Remember what matters. Display photographs or art that remind you of the people who mean the most to you. A photo of your loved ones on your desk remind you of the balance you need in life. Also display pictures, photos, or reminders of what is inspiring to you.

Create boundaries and limits. We all need to be able to say ‘yes’ to what is enlivening, and ‘no’ to that which drains our energy. Determine what you need to feel more connected with and what you need to disconnect from, and then take steps to move in the direction that is nourishing, uplifting and safe. Let go of whatever is creating conflict, distress, or depression. Physically, shut out views of whatever is distressing. Separate your work, rest, and relaxation spaces from one another. Set time limits for yourself, and give yourself specific time off. Take regular days off, and take a vacation at least once a year. Break your vacations up into several long weekends if you want, but take time off. We all need a change of scenery and a change of pace. It allows us to have a different perspective on our lives.

Change your viewpoint. Move things around in your life, to give yourself a different view of life. Move your bed, or pull the couch up to look out the window. Make sure your bed is situated to give you the best light and view. Change the bedding, the bedcovers, and maybe the curtains.
Clean up and freshen up the bathroom. Get some new towels and a couple of soft, colorful rugs for the bathroom. Change the shower curtains and the shower curtain liner. Clean out the drains, and clean up the window sills. Prepare your bathroom for restful bathing by getting some handmade, organic scented hand soaps. Fill a basket with some fresh hand towels, and set a small lamp on your counter. Use a low-watt light bulb, so that in the evenings and early mornings you can have a gentle, soft light. Take your morning shower by candlelight, and wake up more slowly and calmly. Play some music in as you bathe and prepare for the day.

Develop daily spiritual practices. Set aside some time in the morning and evening for meditation, prayer, contemplation, a gentle yoga practice, or some inspirational reading. Take time to be grateful (a gratitude journal) and let go of stress and anxiety by turning fears, conflicts, and problems over to your Higher Power. Have a God jar (put your problems in the jar for God to deal with), or have a regular ritual of letting go of problems, habits, or fears by writing them down and then burning them. Practice releasing attachment to whatever you are worrying about, and spend more time focusing on being grateful for what you have, and less time bemoaning what you do not have.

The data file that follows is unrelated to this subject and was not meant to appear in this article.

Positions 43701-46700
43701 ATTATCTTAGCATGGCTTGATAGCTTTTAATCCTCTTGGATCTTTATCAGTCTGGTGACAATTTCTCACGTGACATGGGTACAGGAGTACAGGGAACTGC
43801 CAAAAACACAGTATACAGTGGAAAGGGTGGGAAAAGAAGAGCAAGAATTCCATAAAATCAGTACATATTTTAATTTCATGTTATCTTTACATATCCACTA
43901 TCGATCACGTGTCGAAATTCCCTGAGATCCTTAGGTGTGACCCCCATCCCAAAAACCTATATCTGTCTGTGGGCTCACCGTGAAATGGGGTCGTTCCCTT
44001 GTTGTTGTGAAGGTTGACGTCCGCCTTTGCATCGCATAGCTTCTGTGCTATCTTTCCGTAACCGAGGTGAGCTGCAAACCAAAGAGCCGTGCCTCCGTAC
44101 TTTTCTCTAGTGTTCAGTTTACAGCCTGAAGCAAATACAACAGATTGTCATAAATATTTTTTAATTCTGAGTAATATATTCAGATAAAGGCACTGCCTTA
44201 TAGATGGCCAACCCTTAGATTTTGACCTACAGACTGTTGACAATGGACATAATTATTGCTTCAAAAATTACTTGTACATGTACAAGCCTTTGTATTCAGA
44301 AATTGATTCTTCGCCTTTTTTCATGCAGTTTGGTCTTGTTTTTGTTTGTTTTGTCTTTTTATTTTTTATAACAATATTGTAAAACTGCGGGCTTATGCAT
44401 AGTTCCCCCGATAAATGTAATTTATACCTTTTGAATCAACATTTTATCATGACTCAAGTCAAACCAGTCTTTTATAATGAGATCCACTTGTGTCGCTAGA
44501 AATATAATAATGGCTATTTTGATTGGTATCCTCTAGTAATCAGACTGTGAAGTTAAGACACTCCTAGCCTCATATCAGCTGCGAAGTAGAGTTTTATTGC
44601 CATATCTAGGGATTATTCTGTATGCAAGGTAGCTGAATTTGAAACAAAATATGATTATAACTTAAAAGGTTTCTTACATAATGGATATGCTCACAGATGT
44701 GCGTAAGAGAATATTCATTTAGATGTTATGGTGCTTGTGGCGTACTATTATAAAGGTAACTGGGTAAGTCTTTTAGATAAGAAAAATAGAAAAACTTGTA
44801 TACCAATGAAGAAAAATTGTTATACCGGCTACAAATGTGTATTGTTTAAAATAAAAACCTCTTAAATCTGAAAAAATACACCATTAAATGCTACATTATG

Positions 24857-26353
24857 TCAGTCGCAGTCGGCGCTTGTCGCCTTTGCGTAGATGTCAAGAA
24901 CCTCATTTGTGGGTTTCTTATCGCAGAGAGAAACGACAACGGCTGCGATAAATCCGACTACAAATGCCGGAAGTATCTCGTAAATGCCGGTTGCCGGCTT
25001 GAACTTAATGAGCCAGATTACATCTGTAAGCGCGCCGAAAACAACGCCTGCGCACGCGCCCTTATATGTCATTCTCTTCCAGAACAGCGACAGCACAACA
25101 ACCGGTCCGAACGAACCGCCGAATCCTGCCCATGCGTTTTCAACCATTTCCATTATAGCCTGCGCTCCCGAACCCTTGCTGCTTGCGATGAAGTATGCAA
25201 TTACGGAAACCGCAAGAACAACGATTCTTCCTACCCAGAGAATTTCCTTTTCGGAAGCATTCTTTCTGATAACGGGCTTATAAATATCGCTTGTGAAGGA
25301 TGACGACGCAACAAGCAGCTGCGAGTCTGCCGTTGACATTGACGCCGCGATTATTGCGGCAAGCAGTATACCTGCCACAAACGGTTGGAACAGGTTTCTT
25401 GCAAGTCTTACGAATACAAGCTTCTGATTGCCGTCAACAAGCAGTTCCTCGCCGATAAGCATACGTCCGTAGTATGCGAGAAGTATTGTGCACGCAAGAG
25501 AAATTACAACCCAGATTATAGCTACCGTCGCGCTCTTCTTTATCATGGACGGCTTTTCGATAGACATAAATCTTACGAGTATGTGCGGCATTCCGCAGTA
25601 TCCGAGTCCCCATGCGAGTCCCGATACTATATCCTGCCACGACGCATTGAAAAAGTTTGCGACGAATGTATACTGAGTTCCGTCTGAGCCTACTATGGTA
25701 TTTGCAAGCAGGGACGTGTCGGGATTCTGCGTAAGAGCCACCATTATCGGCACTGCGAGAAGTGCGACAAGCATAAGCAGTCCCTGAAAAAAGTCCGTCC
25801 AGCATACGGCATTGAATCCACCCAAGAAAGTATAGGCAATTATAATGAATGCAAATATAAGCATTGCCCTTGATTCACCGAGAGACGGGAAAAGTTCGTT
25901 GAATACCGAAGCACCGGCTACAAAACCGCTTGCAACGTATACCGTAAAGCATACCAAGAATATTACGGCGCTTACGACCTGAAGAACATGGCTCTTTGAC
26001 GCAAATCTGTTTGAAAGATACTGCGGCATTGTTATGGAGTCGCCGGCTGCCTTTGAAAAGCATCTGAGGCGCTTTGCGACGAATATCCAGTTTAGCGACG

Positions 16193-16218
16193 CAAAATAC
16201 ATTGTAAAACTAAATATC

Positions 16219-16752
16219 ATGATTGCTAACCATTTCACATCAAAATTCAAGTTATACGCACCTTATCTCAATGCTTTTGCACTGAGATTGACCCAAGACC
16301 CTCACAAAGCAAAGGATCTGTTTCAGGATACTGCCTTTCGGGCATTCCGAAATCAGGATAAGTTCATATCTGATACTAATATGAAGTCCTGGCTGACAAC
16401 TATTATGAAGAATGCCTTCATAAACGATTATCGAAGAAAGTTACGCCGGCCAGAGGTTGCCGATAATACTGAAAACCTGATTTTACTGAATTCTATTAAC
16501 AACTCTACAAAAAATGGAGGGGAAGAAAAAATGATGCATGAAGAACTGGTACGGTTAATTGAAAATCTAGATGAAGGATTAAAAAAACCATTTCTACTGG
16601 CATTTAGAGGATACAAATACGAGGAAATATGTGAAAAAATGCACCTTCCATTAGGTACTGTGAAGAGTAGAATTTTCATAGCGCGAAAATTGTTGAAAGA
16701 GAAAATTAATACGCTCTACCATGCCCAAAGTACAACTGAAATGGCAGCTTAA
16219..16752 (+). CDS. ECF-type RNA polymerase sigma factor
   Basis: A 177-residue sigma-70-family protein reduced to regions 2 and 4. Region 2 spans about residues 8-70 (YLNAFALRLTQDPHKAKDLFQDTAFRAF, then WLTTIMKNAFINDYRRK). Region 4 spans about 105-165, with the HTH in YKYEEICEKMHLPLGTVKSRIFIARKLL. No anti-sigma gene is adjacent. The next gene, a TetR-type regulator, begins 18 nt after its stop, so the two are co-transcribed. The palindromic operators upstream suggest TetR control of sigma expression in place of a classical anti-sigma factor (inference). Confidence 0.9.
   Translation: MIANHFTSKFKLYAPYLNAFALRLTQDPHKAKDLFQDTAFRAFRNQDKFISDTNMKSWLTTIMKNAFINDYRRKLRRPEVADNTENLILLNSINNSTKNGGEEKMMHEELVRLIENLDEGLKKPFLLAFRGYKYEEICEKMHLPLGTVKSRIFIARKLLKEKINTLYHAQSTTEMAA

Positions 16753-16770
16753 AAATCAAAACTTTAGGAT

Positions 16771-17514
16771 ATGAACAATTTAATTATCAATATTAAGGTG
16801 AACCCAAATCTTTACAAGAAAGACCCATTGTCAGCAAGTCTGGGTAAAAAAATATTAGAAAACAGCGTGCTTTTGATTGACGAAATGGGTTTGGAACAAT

Take good care of yourself, and give yourself time alone to appreciate being yourself. Take daily walks. Write thank you notes or notes of gratitude to friends and family who need it. Take care of your bills and be glad you can. Read uplifting and enjoyable books. Reread old favorites, and find something new to challenge you to learn something new. Watch a film in another language, and see if you can learn something new about another culture. Plan a big trip, and plan two smaller ones, and then put them on your calendar. Everyday, take one step in the direction of a dream, a desire, or a project you want to complete. Do one thing you've 'been meaning to do', or admit you're not going to really do it, and then forget it. Turn off the television, and more importantly, turn off the voice in your head that says you ‘can’t’ do something. Be open and receptive to opportunities, and act on ideas that could expand your horizons and make you a happier, healthier, more creative person. Celebrate life, for it is a gift.